Updated on March 22, 2018
Are Self-Tanners Safe?
Beautiful gals and lads, attention please! If you are fond of tanning your skin the natural way or through self-tanners, this article is for you. Tanning skin has long been a subject of debate. Is it safe to sit outside and expose your skin to the sun rays? Popular opinion and a number of studies say that it is not safe and can cause skin infection and skin cancer. Now there is a new product on the rise called self tanners which can help achieve the browning skin color without exposing your skin to the sun. But is it safe?
Renowned dermatologist Dr. Darrel Rigel of New York University argues that it is actually safe to use. Quoted from an article of Time Magazine, he said that self-tanners paint the outermost skin layer without meaning damage to the human skin. Compared to tanning under sun rays, self tanners are actually safer.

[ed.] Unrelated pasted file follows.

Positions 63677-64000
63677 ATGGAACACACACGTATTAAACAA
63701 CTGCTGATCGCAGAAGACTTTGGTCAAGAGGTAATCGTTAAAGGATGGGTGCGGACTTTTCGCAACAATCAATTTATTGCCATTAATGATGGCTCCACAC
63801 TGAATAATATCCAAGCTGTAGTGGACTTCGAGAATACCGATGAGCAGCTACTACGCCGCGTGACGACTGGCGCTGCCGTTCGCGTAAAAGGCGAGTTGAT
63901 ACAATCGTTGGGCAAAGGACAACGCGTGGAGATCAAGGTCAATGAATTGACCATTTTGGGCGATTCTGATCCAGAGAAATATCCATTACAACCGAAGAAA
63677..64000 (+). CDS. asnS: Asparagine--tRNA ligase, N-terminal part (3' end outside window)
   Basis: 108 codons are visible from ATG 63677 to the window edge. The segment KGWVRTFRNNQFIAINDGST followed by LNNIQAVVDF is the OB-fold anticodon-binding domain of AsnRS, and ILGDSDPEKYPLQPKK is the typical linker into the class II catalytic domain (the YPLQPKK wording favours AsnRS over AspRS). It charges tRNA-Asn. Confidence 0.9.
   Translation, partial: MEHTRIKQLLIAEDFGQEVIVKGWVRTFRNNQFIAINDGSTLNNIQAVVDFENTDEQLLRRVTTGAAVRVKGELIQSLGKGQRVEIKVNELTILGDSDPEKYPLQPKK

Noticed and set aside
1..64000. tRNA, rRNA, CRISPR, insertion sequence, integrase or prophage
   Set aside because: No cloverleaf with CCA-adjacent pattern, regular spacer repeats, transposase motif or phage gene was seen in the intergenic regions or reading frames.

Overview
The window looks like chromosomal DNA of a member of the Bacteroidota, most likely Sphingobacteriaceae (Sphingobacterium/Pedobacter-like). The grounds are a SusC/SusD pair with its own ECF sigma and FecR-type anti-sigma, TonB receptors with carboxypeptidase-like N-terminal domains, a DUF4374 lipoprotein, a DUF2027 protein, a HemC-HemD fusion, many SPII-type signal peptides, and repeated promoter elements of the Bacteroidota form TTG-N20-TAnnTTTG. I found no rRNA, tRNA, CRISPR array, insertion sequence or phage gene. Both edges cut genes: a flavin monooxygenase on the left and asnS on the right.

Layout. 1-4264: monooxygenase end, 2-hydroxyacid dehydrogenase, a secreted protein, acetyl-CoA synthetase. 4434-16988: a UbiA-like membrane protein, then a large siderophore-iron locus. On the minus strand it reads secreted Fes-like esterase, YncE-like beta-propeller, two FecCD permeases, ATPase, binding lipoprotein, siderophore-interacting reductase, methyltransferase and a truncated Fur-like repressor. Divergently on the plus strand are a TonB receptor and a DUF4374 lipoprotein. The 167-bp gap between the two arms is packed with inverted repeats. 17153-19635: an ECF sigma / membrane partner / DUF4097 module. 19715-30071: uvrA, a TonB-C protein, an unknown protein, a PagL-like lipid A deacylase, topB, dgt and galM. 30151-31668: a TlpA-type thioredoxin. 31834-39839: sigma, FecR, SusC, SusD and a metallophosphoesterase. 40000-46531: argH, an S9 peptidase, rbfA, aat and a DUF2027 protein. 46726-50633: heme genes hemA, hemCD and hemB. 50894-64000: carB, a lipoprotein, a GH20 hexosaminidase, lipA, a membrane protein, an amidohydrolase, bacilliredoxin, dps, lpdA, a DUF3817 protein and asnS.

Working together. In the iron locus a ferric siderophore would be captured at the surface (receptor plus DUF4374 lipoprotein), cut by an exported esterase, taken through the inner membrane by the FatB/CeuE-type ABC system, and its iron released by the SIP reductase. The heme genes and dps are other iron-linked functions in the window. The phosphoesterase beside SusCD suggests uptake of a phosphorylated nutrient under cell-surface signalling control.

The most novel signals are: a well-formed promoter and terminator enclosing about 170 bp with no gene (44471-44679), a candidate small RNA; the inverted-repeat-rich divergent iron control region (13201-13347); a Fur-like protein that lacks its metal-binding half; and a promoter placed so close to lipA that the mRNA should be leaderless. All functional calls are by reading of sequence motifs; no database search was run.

Proponents of tanners argue that it is safe because it is nontoxic and noncarcinogenic. Most tanners are approved by the Food and Drug Authority as they were proven safe for human use. Most self-tanners contain an active coloring ingredient called DHA or dihydroxyacetone which reacts with the amino acid in the skin and thus cause the bronzing of the skin.
There are professionals and skin clinics that offers self-tanning. So if you fancy that bronze look of your favorite tan model, you can achieve the look by getting tanned by these professionals. Some doctors do not see any harm in using DIY self-tanners at home provided that you strictly follow the instruction and exercise precautionary measures. For pregnant and lactating mothers, it is important that you consult your health providers first.
Self-tanners come in many forms: spray, lotion, wipes and a variety of formula. Be sure that you study the ingredients and contents of the product.